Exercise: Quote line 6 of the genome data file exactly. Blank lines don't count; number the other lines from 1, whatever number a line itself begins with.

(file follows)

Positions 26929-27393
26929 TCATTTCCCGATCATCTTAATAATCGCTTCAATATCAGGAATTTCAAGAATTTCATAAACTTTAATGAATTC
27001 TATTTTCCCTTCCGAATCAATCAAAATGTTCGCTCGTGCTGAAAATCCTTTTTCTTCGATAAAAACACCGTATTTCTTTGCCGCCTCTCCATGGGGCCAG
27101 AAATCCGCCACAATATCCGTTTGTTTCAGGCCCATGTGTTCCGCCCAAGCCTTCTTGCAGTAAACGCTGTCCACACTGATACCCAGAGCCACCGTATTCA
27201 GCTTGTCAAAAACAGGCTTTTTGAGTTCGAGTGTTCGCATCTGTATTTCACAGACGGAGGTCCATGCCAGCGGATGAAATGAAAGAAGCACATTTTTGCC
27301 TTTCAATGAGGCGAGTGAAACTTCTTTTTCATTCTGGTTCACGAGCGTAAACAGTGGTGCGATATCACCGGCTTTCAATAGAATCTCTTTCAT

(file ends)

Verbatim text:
27301 TTTCAATGAGGCGAGTGAAACTTCTTTTTCATTCTGGTTCACGAGCGTAAACAGTGGTGCGATATCACCGGCTTTCAATAGAATCTCTTTCAT